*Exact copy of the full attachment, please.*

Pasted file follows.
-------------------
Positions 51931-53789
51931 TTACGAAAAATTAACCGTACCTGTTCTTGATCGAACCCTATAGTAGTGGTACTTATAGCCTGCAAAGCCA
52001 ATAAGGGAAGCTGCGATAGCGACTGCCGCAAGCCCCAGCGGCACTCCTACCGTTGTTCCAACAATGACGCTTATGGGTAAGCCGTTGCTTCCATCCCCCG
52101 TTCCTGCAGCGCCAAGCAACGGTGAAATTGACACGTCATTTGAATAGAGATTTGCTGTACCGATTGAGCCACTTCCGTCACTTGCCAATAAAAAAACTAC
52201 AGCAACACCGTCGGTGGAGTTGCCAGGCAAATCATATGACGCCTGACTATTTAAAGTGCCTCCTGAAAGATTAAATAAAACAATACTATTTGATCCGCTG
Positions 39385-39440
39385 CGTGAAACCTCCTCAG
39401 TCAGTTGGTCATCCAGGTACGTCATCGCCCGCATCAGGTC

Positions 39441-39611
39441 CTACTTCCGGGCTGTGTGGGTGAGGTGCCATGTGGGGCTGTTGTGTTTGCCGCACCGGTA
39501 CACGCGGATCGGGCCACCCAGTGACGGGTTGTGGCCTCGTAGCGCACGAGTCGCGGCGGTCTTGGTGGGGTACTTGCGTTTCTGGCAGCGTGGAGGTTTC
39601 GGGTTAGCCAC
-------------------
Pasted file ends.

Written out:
Positions 51931-53789
51931 TTACGAAAAATTAACCGTACCTGTTCTTGATCGAACCCTATAGTAGTGGTACTTATAGCCTGCAAAGCCA
52001 ATAAGGGAAGCTGCGATAGCGACTGCCGCAAGCCCCAGCGGCACTCCTACCGTTGTTCCAACAATGACGCTTATGGGTAAGCCGTTGCTTCCATCCCCCG
52101 TTCCTGCAGCGCCAAGCAACGGTGAAATTGACACGTCATTTGAATAGAGATTTGCTGTACCGATTGAGCCACTTCCGTCACTTGCCAATAAAAAAACTAC
52201 AGCAACACCGTCGGTGGAGTTGCCAGGCAAATCATATGACGCCTGACTATTTAAAGTGCCTCCTGAAAGATTAAATAAAACAATACTATTTGATCCGCTG
Positions 39385-39440
39385 CGTGAAACCTCCTCAG
39401 TCAGTTGGTCATCCAGGTACGTCATCGCCCGCATCAGGTC

Positions 39441-39611
39441 CTACTTCCGGGCTGTGTGGGTGAGGTGCCATGTGGGGCTGTTGTGTTTGCCGCACCGGTA
39501 CACGCGGATCGGGCCACCCAGTGACGGGTTGTGGCCTCGTAGCGCACGAGTCGCGGCGGTCTTGGTGGGGTACTTGCGTTTCTGGCAGCGTGGAGGTTTC
39601 GGGTTAGCCAC